Reframing research

Evidence for Equity - this image features eight smiling women, standing together in a row with their hands on their hips at the Evidence for Equity conference.

Some of the fabulous MCWH and True Relationships staff members who organised the Evidence for Equity conference

 

The answers we seek are often limited by the questions we ask. No, we’re not talking about spiritual enlightenment. We are talking about the challenges of research when issues of race, gender and culture are involved.
For example, research on immigrant and refugee women’s sexual and reproductive health needs is frequently framed either in terms of vulnerabilities, risks and barriers to accessing services, or in terms of differences in immigrant and refugee women’s attitudes or habits as compared with what is considered the ‘norm’ in Australia.

Don’t get us wrong, these questions are important. But framing research about immigrant and refugee women solely in these ways runs the risk of painting immigrant and refugee women (and their cultural differences) as the problem that needs researching. Immigrant and refugee women, their attitudes and behaviour become the scapegoats for other questions we could be asking about inequity in our health system.

This is why we think an intersectional approach to research is so valuable. As we’ve mentioned before, immigrant and refugee women aren’t naturally more vulnerable (or deficient) than other women. They are made vulnerable by the systems and structures in which their lives and experiences are embedded. An intersectional approach that looks at the impact of structures on individuals can shift the focus on immigrant and refugee women’s health from pointing at ‘cultural difference’ to addressing the problem of inequality in our health systems. Going even further, intersectionality can expose the processes that create categories such as race and culture, and how they are used to categorise people.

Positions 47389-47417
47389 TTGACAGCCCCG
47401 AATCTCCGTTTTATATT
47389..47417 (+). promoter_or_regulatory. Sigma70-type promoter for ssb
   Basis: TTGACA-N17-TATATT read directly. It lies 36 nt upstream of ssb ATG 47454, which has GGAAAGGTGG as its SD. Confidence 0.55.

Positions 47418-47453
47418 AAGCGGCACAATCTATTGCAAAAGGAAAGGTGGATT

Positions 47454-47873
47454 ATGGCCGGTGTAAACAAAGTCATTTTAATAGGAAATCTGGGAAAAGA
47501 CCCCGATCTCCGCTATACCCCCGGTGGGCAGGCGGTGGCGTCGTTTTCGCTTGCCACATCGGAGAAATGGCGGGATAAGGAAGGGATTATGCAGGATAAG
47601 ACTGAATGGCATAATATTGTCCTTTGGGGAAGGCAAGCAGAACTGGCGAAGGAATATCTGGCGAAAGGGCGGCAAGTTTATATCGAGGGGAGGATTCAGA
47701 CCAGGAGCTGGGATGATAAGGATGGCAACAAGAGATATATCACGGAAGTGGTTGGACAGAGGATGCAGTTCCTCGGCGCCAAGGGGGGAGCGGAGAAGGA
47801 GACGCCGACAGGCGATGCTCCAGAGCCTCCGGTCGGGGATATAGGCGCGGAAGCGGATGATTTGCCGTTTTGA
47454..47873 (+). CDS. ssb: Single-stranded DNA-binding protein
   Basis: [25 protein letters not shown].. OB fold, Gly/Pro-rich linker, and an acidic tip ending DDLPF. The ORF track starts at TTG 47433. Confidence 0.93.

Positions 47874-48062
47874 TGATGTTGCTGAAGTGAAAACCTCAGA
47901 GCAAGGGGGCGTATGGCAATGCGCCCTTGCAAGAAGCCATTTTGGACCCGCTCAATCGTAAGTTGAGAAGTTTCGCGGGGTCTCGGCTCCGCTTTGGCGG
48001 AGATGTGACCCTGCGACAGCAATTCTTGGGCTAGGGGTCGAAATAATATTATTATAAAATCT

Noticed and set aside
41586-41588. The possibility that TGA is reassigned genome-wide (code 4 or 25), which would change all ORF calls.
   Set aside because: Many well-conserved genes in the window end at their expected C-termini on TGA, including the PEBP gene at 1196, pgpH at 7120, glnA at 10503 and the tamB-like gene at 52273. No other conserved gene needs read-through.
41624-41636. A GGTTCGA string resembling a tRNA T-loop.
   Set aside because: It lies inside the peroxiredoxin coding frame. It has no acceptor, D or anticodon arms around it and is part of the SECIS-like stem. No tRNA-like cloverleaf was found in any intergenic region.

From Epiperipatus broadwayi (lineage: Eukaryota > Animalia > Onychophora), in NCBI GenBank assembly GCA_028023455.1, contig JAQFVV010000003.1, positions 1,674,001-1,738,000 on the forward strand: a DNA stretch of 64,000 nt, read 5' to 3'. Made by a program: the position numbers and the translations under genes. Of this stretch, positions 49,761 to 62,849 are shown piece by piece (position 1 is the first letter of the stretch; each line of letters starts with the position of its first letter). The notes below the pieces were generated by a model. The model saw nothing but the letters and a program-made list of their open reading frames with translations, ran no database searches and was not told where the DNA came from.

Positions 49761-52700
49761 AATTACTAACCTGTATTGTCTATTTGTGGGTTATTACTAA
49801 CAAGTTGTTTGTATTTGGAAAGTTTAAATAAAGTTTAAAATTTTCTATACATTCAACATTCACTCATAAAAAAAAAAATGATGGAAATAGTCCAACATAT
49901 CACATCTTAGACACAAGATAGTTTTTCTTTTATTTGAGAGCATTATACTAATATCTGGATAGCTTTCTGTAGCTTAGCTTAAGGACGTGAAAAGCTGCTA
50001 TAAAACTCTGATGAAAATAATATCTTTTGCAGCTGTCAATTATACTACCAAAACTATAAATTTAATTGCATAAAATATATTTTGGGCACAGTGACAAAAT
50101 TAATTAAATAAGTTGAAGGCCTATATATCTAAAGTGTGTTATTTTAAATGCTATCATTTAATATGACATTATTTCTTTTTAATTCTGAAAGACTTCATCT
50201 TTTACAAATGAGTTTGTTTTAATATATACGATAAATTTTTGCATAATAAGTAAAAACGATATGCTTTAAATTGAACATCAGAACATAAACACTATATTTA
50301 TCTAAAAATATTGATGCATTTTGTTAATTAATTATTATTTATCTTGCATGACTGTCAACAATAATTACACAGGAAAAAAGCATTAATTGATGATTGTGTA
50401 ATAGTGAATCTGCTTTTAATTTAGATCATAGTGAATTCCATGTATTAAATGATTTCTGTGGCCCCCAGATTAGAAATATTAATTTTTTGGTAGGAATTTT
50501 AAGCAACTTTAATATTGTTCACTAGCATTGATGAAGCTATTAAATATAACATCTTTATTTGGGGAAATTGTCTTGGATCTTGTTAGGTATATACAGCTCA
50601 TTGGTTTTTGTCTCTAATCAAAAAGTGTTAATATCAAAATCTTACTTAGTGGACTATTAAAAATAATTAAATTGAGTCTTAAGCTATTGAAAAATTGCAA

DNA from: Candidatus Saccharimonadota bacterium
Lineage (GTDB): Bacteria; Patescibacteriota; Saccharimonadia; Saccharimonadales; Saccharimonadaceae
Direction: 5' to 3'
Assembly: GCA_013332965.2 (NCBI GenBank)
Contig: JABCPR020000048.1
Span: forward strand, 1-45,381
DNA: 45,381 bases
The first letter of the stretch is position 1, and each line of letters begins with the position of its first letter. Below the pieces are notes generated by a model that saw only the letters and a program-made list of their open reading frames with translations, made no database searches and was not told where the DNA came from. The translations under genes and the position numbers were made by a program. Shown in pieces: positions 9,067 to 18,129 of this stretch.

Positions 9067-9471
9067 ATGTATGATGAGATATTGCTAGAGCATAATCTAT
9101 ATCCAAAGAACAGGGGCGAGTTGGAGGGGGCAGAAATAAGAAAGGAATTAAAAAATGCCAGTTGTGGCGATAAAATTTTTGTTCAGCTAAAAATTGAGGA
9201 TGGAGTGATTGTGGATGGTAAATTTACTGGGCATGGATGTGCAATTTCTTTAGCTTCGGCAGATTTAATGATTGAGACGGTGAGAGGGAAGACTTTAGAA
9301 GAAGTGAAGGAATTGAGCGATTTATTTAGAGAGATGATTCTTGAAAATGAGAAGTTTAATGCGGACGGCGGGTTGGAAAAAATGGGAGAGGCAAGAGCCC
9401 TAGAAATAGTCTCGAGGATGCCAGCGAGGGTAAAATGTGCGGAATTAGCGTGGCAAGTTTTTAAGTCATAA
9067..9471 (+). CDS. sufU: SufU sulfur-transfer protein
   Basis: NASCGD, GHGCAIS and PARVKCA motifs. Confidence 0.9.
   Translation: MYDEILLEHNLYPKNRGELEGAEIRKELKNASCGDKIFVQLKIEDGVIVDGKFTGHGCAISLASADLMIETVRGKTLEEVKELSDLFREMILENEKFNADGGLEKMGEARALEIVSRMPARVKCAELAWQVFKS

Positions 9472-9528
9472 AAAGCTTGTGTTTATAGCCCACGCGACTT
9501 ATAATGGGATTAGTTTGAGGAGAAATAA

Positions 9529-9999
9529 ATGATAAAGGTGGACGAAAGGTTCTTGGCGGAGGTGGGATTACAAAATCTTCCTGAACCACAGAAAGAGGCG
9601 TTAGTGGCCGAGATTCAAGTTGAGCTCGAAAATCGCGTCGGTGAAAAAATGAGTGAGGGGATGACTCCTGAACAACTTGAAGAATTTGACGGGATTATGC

This month at the Evidence for Equity: Multicultural Women’s Reproductive and Sexual Health National Conference, we heard in so many different ways that how we approach research about immigrant and women has real implications for women’s lives. Researchers need to recognise that their mode of inquiry will, to some extent, determine how their questions are answered. Research can only be socially transformative if the cultural, social, political, and economic contexts of immigrant and refugee women’s experiences are equally examined. By framing our questions in this way, we can expect to hear answers that more accurately reflect the lives and needs of immigrant woman in Australia today.

60 seconds with Solmaz Yavari: Queen fan, case manager and aspiring rodeo rider

Multi Cultural Hub Portraiture

What are you enjoying doing at the moment?
I do enjoy advocating for people rights and
I feel fortunate that I am in the position of being able to do so.

If you had a magic wand, what would you use it for?